CRY Parliamentary Reception 2015


Our 2015 Parliamentary Reception on Wednesday November 25 was an event attended not only by CRY Representatives, supporters, bereaved families, members of the myheart group and the largest ever number of CRY funded Research Fellows (past and present) but also over 40 MPs – all gathered together under one (very prestigious!) roof to help commemorate 20 years of Cardiac Risk in the Young (CRY).

As well as marking the charity’s many milestones and achievements, the annual event also provided a high profile platform for the launch of CRY’s inspiring new campaign: – a new online database that will allow us to collate information supporting the “true scale” of young sudden cardiac deaths in the UK, as well as presenting the Government with a more accurate understanding of the number of these tragedies.

Guests heard how this emotive new campaign is calling for an immediate review of the evidence behind the National Screening Committee’s recent decision not to recommend a cardiac screening programme for young people in the UK. A ripple of agreement and support could be heard amongst the audience as our speakers highlighted the absolute need for a national screening programme for young people if CRY is to fulfil its mission of preventing young sudden cardiac death.

CRY also believes that underpinning this campaign is an opportunity to give a voice to all those young people who have died so suddenly and so tragically – at the prime of their lives.

As in previous years, the MC for the evening was Hugh Mulcahey, bereaved father & Chair of CRY’s Trustee Board who welcomed the first speaker, Tracey Crouch (Minister for Sport) MP.

Tracey had been introduced to CRY via one of our very enthusiastic and proactive supporters, Roger Maddams (a bereaved father from Kent, who is behind the recently launched “Football Fightback” campaign). Whilst Roger lives close to Tracey’s constituency (Chatham and Aylesford) he had also invited along his own MP, Tom Tugendhat (Tonbridge, Edenbridge and Malling), who is clearly engaged with CRY’s goals and has since attended a screening weekend (where we tested over 200 young people) at the home of Roger’s local football team, Tonbridge Angels.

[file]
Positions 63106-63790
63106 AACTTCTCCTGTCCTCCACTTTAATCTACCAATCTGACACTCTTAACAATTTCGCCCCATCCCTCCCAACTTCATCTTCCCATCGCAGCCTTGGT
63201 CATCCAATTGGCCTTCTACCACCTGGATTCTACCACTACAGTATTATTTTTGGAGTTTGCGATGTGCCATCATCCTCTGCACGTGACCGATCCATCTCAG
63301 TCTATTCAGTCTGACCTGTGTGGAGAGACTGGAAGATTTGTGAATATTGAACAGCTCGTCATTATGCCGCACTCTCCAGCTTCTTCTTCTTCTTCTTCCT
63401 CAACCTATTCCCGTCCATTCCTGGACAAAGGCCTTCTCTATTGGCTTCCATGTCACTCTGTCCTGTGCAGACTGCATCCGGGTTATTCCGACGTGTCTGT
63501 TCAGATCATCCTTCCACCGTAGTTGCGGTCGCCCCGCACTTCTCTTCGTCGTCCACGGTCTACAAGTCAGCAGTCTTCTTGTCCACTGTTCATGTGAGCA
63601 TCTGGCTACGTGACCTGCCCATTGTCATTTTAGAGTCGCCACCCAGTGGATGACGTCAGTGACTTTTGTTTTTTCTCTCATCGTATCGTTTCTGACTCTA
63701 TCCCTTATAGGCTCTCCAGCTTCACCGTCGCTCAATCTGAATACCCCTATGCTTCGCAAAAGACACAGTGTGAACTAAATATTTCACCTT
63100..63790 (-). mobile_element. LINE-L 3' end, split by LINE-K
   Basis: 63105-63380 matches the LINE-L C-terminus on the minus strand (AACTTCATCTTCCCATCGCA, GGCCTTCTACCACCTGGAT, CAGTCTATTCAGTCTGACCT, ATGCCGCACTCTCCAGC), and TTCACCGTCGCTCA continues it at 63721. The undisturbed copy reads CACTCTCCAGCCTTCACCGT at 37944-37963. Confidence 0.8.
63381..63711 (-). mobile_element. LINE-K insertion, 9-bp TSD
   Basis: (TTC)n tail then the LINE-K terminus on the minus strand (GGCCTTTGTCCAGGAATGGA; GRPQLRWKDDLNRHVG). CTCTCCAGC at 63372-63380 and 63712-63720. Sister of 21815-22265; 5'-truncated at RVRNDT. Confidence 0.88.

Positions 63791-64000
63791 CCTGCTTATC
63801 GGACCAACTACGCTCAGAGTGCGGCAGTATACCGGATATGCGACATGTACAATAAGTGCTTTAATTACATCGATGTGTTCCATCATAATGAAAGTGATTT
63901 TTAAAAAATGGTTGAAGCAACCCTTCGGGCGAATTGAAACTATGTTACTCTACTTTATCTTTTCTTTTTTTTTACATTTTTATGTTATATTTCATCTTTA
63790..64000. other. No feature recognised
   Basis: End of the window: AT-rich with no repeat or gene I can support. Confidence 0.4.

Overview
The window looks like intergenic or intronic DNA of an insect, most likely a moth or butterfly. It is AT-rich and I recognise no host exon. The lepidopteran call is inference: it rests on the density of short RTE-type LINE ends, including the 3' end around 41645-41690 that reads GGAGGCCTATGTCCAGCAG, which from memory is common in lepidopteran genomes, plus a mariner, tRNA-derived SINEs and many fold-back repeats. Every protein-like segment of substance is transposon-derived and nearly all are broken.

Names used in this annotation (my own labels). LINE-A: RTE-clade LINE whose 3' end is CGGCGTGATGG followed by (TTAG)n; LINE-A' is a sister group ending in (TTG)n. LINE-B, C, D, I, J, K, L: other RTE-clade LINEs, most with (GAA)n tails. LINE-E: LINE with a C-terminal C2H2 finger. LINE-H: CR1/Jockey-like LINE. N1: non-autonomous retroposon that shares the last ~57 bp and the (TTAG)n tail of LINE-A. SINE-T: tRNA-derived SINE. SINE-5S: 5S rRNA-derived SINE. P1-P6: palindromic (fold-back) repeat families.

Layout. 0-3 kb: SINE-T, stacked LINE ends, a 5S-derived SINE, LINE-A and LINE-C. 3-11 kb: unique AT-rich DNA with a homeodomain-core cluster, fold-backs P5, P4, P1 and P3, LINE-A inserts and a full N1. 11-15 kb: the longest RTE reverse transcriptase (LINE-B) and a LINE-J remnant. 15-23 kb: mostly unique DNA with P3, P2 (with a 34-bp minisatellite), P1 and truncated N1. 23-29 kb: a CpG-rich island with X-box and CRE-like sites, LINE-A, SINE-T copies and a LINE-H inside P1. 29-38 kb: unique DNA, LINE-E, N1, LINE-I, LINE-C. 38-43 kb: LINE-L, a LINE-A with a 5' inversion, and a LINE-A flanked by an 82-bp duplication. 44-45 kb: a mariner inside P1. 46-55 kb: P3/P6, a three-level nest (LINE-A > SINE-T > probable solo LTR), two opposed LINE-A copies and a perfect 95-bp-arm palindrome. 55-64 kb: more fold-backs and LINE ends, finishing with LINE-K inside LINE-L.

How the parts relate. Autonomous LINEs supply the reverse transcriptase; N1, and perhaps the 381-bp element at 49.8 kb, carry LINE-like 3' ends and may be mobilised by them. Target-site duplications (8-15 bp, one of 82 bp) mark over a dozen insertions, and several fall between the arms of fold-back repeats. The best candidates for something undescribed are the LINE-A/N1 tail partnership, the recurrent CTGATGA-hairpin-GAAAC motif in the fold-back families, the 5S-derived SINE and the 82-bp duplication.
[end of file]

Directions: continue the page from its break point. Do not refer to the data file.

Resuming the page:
Tracey Crouch opened the speeches by providing the guests with an overview of the progress that has been made in terms of screening in sport and the need to ensure this is rolled out from an elite, professional level to all those involved in grass roots sport.

Ms. Crouch was then surprised (and visibly moved) to be presented with this year’s painting by wonderful CRY supporter and bereaved father John Bennett – who annually creates a watercolour of a landmark local to our chosen MP. CRY’s Founder Alison Cox MBE explained to the audience that John had started painting to help him come to terms with the sudden cardiac death of his own 14-year-old daughter Laura.

Dr Steven Cox – who was introduced by Hugh as CRY’s newly appointed Chief Executive – followed on from Ms. Crouch with further insight and explanation of the new campaign, as well as outlining the need for CRY to develop the foundations for a National Strategy for the prevention of young sudden cardiac death.

Professor Sanjay Sharma, now an internationally renowned speaker then gave his usual brilliant talk – particularly focusing again on the proven efficacy of CRY screenings and how screening should be being used proactively to safeguard the 80% of young people with a hidden heart condition who die without exhibiting any warning signs or symptoms.

And then – having literally just stepped off the train from a 6-hour round trip to Durham to watch his daughter playing in a University hockey match – CRY Patron and leading sports broadcaster, John Inverdale took to the podium to deliver a flawless and utterly heartfelt account of his involvement with CRY and unrelenting commitment to supporting the charity in its work to raise awareness.